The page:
WASHINGTON- The White House honored Carrie Vollmer-Sanders, Director of the Western Lake Erie Basin Project for The Nature Conservancy, as a “Champion of Change” for her efforts to promote a healthy Lake Erie by working with farmers, researchers, and conservation groups to improve nutrient management and drainage practices through the use of 4R Nutrient Stewardship (applying the Right source of fertilizer at the Right rate at the Right time, in the Right place).
With Vollmer-Sanders’ leadership, this group of stakeholders developed a voluntary, third-party certification program in which farmers’ fertilizer and crop advisers can be recognized for their efforts to improve water quality through the use of site specific, science-based best management practices.
“This certification program is good business for farmers as well as water quality—not just for the fish in Lake Erie but also for the people who rely on the lake and its tributaries for drinking water,” said Vollmer-Sanders. “Fertilizer run-off into waterways contributes to harmful algal blooms. This certification program will help make sure that fertilizer grows crops, not algae.”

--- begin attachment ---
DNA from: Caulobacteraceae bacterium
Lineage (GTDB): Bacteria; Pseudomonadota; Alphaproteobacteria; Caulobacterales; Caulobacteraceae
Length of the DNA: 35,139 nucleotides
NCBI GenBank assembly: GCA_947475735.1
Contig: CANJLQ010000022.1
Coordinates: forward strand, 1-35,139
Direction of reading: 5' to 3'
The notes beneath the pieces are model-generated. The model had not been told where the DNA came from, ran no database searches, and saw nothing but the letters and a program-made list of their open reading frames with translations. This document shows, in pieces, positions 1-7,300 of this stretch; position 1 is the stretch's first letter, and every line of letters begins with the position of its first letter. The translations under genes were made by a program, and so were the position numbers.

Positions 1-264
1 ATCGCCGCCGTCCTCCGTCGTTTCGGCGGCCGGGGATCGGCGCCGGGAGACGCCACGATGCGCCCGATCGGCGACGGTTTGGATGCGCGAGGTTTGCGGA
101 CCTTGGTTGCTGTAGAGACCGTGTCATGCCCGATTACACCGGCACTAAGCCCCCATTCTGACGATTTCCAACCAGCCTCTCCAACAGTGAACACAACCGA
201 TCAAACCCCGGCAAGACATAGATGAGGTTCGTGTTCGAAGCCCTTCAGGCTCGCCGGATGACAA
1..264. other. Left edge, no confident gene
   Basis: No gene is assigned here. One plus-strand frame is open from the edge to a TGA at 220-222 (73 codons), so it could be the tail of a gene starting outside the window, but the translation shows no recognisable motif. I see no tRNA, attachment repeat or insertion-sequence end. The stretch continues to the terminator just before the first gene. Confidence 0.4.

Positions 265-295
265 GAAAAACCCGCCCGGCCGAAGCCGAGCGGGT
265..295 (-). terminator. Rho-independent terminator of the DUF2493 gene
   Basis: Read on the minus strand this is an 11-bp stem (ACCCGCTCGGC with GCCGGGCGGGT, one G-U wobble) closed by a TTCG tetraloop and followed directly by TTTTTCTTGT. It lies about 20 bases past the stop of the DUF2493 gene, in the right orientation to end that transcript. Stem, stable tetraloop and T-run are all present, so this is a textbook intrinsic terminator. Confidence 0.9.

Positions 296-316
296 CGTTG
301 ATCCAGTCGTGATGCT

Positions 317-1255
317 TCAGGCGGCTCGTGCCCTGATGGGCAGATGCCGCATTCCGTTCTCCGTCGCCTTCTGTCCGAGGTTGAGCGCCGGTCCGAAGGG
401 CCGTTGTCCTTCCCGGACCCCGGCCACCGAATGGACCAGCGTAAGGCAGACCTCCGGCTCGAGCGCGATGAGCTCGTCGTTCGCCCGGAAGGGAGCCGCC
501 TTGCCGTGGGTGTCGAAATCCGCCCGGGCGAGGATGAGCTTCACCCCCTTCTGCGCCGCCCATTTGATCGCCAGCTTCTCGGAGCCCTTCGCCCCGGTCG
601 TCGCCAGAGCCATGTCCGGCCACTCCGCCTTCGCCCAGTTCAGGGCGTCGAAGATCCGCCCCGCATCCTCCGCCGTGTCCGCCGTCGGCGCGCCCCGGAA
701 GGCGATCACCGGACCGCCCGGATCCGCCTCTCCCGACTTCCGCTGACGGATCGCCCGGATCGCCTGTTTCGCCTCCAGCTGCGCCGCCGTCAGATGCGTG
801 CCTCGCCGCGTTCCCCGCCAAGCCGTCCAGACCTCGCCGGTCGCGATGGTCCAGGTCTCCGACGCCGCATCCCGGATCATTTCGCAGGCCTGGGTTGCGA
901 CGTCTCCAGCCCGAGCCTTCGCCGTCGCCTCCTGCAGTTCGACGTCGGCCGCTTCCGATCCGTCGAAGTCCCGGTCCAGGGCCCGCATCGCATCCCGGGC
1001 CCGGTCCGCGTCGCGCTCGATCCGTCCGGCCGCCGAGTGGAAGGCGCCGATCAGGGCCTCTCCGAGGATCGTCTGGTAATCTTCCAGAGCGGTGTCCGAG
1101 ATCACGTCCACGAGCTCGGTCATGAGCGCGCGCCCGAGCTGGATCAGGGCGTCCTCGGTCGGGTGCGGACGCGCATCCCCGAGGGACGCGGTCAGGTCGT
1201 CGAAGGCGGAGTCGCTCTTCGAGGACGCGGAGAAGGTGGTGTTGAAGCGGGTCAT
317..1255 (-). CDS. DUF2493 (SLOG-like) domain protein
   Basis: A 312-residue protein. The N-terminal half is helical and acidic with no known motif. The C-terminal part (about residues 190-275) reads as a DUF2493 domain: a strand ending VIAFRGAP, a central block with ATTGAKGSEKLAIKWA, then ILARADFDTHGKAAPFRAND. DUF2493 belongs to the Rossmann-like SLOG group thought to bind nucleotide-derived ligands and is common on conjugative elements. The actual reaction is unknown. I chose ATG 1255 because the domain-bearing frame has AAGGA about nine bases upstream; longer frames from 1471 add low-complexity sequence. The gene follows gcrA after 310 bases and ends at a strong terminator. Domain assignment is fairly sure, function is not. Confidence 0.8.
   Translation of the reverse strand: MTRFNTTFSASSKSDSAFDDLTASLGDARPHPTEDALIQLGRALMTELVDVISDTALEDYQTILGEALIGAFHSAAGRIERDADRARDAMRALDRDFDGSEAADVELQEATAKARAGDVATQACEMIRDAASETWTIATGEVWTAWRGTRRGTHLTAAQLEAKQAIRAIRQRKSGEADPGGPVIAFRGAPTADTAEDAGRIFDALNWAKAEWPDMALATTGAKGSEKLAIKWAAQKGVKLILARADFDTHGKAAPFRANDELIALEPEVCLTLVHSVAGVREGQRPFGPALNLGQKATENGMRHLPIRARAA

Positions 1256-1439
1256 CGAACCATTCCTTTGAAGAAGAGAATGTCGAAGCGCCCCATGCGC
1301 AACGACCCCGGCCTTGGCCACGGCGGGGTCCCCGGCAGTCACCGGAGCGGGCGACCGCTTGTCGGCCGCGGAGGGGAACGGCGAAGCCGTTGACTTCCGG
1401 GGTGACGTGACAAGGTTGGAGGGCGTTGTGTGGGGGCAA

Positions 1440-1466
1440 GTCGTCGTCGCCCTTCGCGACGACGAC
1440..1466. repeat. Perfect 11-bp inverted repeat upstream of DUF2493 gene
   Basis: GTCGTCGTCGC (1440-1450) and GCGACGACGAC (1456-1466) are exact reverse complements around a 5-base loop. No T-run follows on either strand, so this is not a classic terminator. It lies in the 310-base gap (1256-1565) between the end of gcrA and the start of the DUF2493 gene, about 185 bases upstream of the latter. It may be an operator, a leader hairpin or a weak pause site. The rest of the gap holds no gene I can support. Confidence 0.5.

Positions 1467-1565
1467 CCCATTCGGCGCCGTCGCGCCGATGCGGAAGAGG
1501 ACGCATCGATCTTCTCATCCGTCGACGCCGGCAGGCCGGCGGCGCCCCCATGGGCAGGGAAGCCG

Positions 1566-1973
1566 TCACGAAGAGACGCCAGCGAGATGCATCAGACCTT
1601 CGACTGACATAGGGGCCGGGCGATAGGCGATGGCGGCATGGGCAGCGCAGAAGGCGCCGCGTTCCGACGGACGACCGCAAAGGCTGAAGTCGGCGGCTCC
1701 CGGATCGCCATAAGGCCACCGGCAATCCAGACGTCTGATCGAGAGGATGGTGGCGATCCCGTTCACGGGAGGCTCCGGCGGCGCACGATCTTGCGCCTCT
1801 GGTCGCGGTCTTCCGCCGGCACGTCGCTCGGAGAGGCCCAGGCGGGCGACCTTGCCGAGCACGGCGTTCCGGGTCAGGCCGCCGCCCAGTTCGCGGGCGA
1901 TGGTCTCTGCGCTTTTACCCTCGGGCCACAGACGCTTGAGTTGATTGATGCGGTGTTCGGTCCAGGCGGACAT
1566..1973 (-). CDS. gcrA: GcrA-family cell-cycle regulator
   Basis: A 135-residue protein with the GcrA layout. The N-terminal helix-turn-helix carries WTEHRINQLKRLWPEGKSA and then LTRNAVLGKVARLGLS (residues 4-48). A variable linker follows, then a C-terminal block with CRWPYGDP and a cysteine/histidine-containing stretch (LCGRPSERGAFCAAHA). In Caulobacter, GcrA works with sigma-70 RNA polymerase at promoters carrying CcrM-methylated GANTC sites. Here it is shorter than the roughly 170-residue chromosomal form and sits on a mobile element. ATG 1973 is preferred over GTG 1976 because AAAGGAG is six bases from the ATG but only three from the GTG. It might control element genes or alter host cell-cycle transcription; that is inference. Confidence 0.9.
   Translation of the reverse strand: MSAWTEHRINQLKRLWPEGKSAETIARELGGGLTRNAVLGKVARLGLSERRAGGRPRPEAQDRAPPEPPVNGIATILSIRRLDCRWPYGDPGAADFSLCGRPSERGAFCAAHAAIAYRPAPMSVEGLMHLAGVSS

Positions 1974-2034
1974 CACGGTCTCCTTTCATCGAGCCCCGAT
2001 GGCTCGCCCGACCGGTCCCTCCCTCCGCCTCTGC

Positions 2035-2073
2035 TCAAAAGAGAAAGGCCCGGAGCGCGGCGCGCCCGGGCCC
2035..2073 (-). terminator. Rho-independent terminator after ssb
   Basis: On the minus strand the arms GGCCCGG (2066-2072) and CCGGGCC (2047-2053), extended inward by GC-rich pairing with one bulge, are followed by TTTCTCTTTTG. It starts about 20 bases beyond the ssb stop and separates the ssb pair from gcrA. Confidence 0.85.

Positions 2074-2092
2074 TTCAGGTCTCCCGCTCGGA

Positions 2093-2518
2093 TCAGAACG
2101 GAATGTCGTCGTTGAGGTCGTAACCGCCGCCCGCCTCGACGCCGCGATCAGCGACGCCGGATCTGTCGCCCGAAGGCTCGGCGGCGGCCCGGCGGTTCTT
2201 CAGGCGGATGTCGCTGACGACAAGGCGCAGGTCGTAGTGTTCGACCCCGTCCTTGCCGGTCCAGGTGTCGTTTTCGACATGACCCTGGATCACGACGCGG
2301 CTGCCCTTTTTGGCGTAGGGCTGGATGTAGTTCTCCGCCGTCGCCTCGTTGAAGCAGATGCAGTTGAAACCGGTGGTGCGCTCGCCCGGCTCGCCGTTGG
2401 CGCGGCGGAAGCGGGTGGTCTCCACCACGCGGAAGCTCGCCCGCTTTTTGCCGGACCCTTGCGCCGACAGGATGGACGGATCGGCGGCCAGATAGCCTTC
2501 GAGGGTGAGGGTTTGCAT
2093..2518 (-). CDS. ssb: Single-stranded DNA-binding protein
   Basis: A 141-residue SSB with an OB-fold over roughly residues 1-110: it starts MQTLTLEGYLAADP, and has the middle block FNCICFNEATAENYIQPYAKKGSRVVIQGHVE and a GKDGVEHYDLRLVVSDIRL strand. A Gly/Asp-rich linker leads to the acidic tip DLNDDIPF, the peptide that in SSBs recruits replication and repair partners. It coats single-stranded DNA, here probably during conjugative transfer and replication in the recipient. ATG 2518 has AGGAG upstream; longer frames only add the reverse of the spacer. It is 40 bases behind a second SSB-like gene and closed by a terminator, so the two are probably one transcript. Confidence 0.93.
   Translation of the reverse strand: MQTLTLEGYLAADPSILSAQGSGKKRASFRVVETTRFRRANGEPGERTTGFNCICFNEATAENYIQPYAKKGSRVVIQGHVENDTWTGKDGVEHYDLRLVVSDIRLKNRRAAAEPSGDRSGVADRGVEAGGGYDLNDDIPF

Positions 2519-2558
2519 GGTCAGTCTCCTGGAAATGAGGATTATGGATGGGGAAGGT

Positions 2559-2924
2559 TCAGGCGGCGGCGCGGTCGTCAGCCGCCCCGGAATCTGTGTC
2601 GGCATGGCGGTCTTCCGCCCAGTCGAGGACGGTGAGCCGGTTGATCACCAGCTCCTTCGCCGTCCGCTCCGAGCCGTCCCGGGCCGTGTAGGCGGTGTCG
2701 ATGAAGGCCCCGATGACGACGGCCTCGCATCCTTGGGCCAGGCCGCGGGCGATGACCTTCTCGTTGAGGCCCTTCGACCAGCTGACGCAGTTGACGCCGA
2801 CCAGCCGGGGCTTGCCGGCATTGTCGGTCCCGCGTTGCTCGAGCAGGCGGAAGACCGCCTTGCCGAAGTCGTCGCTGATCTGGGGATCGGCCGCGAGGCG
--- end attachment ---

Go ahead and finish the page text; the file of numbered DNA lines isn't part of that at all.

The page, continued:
The 4R Nutrient Stewardship Certification Program, managed by the Nutrient Stewardship Council, was created to be a consistent, recognized program highlighting agricultural retailers’ nutrient stewardship efforts. The program ensures that social, environmental and economic sustainability objectives are met through the adoption of 4R nutrient management.
The three-year program will encourage information sharing and the incorporation of new research and technologies with the goal of improving water quality in Lake Erie.
Champions of change
Vollmer-Sanders will be recognized at the White House along with 13 others through the “Champions of Change” program. President Obama created the Champions of Change program as an opportunity to feature individuals doing extraordinary things to empower and inspire members of their communities.